Donna Shalala, the longest-serving secretary of the Department of Health and Human Services since its establishment under Franklin Delano Roosevelt as the Department of Health, Education and Welfare in 1935, is the newly appointed president of the University of Miami as of next June. A former president of Hunter College in New York, chancellor of the University of Wisconsin and 13-year board member (1980-1993) of the Children's Defense Fund, Shalala leaves a children and youth policy legacy mostly dictated by Congress rather than her own early ambitious agenda as HHS secretary. Her hopes of providing universal access to health care were dashed with the defeat of the Hillary Clinton-led 1994 health financing overhaul. Even the far less ambitious State Children's Health Improvement Program (S-CHIPS) is encountering hard sledding in the states.
The 1996 end of the Aid For Dependent Children entitlement was linked in the GOP-written welfare reform legislation to the devolution of most program-specific decisions to the states, further eroding the HHS secretary's political and bureaucratic influence.
In the youth area Shalala's tenure has been marked by benign neglect of youth issues combined with a pronounced bias toward pre-teen services. The Family and Youth Services Bureau (expected FY '01 budget: $84 million), administrative home of the Runaway and Homeless Youth Act, now exists mostly on paper. Its skeletal staff has been combined with other programs within the Administration on Children and Families. The Office of Adolescent Pregnancy Prevention's Adolescent Family Life Program, (expected FY '01 budget: $19.3 million) policy and programmatic momentum ran into an "abstinence only" brick wall on Capitol Hill, leading Shalala last May to fire Dr. Denese Shervington as deputy assistant secretary for population affairs. But in the right hands in a new Bush administration, the small shop, flush with an additional $20 million in "abstinence only" funds, could become the engine driving HHS youth policy.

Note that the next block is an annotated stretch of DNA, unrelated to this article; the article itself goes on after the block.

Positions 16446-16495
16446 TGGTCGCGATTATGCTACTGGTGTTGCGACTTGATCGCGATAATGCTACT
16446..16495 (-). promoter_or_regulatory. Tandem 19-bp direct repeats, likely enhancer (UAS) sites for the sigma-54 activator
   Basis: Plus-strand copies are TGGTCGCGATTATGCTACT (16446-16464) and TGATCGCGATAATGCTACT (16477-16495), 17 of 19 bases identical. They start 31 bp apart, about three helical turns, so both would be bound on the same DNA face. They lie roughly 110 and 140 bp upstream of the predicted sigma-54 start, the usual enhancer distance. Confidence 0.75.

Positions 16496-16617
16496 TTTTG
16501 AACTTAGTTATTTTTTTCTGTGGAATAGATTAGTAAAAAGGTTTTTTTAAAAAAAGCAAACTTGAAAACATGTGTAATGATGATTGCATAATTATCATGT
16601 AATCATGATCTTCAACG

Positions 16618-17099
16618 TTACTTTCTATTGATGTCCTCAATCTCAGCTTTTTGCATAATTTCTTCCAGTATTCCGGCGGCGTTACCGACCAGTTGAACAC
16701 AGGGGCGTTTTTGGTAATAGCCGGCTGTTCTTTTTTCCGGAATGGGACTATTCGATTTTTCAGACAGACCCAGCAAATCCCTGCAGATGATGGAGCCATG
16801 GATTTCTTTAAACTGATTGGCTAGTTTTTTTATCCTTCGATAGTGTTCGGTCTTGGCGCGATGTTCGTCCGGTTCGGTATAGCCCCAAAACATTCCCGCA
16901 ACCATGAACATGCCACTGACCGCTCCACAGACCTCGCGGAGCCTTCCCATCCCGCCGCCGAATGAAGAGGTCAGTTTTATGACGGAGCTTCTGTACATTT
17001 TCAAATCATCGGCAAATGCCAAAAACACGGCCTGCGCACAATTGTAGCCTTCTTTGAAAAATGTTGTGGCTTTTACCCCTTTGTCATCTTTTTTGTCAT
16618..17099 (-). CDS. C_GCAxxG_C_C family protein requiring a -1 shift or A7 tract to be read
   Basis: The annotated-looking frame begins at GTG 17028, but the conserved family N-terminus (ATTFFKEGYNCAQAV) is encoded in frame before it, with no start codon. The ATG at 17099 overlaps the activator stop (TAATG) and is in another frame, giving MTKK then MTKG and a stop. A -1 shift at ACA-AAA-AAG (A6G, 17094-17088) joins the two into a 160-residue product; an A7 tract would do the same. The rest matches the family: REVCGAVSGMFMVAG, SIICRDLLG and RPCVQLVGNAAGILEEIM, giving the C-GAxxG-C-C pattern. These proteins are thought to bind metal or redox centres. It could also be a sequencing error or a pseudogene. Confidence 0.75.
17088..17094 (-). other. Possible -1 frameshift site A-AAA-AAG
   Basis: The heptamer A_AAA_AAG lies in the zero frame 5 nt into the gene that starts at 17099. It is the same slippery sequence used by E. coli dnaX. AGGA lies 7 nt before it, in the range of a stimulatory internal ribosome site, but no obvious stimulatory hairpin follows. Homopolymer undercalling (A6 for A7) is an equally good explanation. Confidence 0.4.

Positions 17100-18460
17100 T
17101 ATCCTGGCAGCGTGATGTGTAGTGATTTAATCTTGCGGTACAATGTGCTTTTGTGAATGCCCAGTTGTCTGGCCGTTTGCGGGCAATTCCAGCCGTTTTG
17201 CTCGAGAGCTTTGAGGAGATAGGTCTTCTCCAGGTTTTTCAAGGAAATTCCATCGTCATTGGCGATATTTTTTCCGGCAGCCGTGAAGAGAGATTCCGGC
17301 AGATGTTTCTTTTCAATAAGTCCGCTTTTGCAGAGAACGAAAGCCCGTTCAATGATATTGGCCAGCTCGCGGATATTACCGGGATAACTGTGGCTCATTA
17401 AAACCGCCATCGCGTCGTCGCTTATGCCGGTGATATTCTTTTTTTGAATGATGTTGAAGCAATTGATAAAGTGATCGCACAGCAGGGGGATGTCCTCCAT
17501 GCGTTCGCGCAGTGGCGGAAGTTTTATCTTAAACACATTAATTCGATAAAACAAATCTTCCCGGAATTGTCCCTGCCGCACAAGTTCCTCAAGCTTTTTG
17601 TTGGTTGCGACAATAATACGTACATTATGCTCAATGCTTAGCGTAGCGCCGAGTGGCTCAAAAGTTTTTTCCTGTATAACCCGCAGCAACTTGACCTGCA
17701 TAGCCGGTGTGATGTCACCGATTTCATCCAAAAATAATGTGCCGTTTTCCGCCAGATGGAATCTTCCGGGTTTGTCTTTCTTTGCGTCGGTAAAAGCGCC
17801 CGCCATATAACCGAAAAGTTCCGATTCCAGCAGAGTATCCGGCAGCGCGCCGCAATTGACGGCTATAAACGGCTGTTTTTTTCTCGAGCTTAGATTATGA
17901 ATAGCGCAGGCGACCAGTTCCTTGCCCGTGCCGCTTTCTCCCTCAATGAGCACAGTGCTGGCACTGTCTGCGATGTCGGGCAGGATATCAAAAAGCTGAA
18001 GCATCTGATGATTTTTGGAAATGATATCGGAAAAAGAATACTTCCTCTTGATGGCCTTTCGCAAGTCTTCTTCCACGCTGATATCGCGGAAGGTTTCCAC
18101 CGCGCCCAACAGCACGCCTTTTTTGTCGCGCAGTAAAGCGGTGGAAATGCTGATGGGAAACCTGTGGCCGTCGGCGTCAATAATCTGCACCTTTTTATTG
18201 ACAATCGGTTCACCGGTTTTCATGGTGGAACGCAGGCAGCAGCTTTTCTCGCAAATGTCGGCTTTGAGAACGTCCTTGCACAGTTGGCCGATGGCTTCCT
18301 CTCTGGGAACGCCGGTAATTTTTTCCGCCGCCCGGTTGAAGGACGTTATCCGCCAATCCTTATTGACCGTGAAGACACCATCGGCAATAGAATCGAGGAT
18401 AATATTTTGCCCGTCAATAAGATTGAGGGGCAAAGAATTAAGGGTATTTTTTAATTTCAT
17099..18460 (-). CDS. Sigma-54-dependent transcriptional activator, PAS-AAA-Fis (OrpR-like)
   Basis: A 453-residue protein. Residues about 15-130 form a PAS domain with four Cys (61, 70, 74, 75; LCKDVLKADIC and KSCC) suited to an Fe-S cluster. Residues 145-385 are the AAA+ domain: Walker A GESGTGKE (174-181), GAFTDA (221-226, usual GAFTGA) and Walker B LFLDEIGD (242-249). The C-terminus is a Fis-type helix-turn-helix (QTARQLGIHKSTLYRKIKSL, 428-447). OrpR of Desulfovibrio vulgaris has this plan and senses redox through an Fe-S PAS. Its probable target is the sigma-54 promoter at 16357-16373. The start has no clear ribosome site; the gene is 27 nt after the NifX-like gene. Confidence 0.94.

Over at the Center for Substance Abuse Prevention (CSAP) Shalala's watch has been dominated by delinquency and drift. CSAP's staff and its political overseer, Nelba Chavez, administrator of the Substance Abuse and Mental Health Services Administration never could come up with a credible, cogent youth drug abuse prevention strategy. CSAP Director Karol Kumpfer pushed a Parenting IS Prevention strategy, which drifts on at CSAP even though Kumpfer was fired by Chavez in February.
In short, Shalala leaves behind to parties unknown a department ready to set a new course to a destination also unknown.
Nine young leaders were honored last month with Do Something and Rolling Stone magazine's "Do Something BRICK Awards." The national grand prize winner received a $100,000 grant, while the other winners received $10,000 grants to support their community work. The leaders' visions and the results they've achieved in their communities are the basis of the awards, which are given to leaders under 30 and were created to strengthen young people's movements for positive change in communities. The New York City-based Do Something, a national nonprofit, has awarded nearly $1 million in grants to winners since 1996.
This year's winners were: national grand prize winner Kelly Hill, founder and executive director, Sisters Offering Support, Honolulu, Hawaii; Tonya Allen, director, Warren/Conner Development Coalition, Detroit, Mich.; Christopher Barbic, founder, director and teacher, Youth Engaged in Service College Preparatory School, Houston, Tex.; Heather Barr, staff attorney, Urban Justice Center, New York, N.Y.; Jarvis Johnson, executive director, Phoenix Outreach Youth Center, Houston, Tex.; Amy Lemley, co-founder and executive director, First Place Fund for Youth, Oakland, Calif.; Alex Poeter, founder and executive director, Brighton Park Neighborhood Council, Chicago, Ill.; Andrew Ramirez Robertson, deputy director, Border Water Works, McAllen, Tex., and Albuquerque, N.M.; Angelica Salas, executive director, Coalition for Humane Immigrant Rights, Los Angeles, Calif. Contact: (212) 523-1175, or www.dosomething.org.